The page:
Posted on Jun 20, 2013, 6 a.m.
Many women in their 40s are still have regular breast cancer screenings despite national guidelines recommending otherwise.
New guidelines issued by the U.S. Preventive Services Task Force (USPSTF) in 2009 recommended that while women ages 50-74 should continue to undergo mammograms every 2-years, those between the ages of 40 and 49 without a family history of breast cancer should instead discuss the risks and benefits of routine screening mammography with their physicians. However, results of a study by Lauren D. Block, M.D., M.P.H., a clinical fellow in the Division of General Internal Medicine at the Johns Hopkins University School of Medicine, and her colleagues has found that women seem to be ignoring the new guidelines. Research has shown that although routine mammography does increase cancer detection in young women, it only reduces mortality risk by a very small percentage. Furthermore, routine mammography in women in their 40s has been shown to result in over-diagnosis, and unnecessary treatment, including biopsies, lumpectomies, mastectomies, and weeks of radiation and potentially toxic drugs – as many of the cancers detected would probably never be dangerous, but are aggressively treated. On top of that there is the risk of false positives, which result in avoidable procedures and psychological trauma. "Patients – and likely their providers – appear hesitant to change their behavior, even in light of evidence that routine screening in younger women carries substantial risk of false positives and unnecessary further imaging and biopsies," said Dr Block.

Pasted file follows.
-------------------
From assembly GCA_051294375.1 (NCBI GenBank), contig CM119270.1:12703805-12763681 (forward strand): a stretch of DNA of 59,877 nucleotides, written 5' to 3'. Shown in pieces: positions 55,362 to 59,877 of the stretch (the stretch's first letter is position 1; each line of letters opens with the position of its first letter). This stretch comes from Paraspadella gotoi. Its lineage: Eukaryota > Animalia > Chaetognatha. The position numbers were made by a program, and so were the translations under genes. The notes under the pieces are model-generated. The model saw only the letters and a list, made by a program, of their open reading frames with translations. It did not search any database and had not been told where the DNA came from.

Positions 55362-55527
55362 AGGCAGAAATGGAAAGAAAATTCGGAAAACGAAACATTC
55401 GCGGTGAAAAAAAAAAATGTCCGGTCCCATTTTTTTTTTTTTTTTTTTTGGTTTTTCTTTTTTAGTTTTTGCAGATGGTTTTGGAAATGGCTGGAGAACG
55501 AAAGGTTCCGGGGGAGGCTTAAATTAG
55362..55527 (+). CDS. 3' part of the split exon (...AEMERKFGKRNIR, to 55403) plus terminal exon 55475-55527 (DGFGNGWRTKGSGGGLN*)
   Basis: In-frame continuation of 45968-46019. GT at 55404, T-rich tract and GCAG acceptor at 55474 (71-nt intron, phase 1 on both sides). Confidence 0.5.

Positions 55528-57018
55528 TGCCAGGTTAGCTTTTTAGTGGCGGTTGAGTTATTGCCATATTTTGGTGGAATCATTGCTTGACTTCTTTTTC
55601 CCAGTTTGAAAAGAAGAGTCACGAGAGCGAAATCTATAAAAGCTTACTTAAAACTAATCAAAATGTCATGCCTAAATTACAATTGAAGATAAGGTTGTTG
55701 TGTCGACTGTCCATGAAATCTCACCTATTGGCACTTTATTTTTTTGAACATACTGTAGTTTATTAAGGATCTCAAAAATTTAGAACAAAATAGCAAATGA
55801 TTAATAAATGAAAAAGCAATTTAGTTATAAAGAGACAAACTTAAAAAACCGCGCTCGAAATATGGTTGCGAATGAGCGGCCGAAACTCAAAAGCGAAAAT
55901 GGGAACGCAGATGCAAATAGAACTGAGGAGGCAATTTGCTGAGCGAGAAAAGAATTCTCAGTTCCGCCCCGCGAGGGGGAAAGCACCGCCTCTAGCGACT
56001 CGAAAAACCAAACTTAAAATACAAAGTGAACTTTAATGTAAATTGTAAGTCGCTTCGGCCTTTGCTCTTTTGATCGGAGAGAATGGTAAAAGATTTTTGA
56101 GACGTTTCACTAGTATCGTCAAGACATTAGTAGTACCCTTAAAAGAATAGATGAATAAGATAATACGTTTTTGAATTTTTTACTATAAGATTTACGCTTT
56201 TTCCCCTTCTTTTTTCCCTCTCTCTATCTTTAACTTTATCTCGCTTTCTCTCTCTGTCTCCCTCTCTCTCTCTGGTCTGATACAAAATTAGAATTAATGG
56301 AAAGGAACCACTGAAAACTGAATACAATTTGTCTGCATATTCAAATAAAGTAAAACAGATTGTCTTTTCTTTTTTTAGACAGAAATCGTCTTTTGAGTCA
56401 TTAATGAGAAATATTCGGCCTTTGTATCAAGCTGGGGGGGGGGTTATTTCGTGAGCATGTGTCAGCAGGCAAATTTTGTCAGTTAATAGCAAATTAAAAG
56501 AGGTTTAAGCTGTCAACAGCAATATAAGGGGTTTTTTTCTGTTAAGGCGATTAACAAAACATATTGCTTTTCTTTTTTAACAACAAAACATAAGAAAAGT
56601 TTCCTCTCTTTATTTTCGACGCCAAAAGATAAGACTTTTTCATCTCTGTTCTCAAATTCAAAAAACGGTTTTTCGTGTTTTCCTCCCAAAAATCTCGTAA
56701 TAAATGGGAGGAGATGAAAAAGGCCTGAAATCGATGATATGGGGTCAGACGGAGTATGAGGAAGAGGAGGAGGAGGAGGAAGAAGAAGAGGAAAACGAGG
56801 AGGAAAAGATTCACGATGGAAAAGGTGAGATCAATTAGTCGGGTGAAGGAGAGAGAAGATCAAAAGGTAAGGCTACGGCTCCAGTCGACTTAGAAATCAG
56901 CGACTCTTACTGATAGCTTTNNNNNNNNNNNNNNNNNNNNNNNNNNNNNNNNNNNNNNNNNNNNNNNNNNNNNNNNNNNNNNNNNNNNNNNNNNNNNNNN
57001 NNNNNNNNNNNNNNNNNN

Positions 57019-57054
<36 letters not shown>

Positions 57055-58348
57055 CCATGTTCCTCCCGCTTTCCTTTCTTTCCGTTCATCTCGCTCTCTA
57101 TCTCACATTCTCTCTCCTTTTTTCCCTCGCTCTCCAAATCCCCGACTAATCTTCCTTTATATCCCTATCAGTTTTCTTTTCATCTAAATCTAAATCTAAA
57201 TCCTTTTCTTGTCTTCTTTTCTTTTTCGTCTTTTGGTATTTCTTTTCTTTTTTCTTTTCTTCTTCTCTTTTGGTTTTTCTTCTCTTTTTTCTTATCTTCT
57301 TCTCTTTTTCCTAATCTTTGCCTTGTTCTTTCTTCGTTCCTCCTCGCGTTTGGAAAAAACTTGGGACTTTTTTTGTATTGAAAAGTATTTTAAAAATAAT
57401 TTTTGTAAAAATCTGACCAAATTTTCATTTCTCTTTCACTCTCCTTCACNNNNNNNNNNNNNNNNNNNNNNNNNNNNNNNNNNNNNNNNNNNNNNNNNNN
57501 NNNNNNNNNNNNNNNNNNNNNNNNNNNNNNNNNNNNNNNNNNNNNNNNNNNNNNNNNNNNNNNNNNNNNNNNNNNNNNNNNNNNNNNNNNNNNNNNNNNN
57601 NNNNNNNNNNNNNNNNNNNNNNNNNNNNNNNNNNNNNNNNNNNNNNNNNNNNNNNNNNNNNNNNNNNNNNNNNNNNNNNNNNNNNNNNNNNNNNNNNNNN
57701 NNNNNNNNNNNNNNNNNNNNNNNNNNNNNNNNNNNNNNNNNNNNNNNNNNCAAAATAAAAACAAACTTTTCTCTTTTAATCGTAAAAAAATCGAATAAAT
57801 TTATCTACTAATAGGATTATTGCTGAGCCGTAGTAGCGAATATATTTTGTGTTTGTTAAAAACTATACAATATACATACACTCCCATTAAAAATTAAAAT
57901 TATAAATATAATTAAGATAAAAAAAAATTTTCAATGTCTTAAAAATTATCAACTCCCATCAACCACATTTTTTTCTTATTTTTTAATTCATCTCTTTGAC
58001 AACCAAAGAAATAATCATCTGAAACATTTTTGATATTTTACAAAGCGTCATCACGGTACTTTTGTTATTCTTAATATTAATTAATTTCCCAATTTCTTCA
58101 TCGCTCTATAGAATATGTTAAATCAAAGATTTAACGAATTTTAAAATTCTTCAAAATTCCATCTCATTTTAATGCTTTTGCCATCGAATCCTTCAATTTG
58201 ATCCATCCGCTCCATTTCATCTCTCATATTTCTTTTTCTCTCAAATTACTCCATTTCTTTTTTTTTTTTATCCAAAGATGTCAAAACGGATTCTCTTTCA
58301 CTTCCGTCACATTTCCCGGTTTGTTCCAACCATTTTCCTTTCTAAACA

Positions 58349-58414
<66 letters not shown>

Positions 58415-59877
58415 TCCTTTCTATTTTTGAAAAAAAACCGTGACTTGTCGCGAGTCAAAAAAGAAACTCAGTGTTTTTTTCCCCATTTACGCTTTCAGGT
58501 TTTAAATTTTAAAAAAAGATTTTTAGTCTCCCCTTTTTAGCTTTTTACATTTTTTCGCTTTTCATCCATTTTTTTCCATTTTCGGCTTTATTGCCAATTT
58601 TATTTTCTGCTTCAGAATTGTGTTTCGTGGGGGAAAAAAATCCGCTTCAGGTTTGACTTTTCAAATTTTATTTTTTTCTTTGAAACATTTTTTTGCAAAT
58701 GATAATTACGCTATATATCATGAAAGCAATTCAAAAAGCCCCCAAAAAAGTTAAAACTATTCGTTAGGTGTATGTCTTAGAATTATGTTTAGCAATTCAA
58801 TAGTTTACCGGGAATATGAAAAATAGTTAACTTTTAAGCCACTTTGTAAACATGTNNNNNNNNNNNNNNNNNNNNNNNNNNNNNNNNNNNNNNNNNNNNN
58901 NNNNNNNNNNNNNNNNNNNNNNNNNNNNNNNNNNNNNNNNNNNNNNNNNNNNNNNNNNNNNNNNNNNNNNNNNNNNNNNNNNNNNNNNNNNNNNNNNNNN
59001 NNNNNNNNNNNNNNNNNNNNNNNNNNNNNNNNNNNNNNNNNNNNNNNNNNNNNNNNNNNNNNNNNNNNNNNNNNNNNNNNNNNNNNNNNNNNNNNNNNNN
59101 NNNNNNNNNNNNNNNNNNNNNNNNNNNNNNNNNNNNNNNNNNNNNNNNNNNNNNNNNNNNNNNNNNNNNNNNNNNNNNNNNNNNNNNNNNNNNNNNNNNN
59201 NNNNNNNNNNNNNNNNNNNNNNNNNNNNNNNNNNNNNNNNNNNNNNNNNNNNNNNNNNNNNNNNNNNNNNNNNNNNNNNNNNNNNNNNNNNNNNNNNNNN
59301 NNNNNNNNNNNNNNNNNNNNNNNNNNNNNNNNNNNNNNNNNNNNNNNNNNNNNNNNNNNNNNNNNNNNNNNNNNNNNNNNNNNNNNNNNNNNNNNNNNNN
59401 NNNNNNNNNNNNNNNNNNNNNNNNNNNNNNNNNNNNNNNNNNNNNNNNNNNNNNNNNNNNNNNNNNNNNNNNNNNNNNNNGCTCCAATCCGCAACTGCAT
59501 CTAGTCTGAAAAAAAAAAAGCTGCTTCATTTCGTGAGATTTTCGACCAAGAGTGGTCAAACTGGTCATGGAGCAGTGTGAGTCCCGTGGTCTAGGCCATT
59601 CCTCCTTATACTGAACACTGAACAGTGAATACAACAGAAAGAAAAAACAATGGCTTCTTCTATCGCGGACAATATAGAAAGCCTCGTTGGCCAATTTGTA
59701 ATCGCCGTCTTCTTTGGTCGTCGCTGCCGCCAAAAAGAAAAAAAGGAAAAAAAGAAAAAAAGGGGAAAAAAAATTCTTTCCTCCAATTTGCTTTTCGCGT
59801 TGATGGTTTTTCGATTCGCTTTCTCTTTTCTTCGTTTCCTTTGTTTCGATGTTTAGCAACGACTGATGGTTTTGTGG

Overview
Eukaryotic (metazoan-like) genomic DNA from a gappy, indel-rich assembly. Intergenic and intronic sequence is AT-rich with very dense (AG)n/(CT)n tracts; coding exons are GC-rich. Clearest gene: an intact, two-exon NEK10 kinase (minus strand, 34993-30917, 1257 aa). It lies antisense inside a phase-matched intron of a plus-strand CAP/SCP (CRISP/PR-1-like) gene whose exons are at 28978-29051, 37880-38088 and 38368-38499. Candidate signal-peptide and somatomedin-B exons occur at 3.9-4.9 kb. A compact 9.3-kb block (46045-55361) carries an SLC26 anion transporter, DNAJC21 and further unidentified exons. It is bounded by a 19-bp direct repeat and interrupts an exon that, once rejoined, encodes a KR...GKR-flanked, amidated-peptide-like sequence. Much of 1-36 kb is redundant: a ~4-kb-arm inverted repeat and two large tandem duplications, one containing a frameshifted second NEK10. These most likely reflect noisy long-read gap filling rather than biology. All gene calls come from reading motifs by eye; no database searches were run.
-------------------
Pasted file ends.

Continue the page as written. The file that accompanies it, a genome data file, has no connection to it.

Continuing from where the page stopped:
Lauren D Block, Marian P Jarlenski, Albert W Wu, Wendy L Bennett. Mammography use among women ages 40-49 after the 2009 U.S. preventive services task force recommendation. J Gen Intern Med. 2013 May 15. [Epub ahead of print]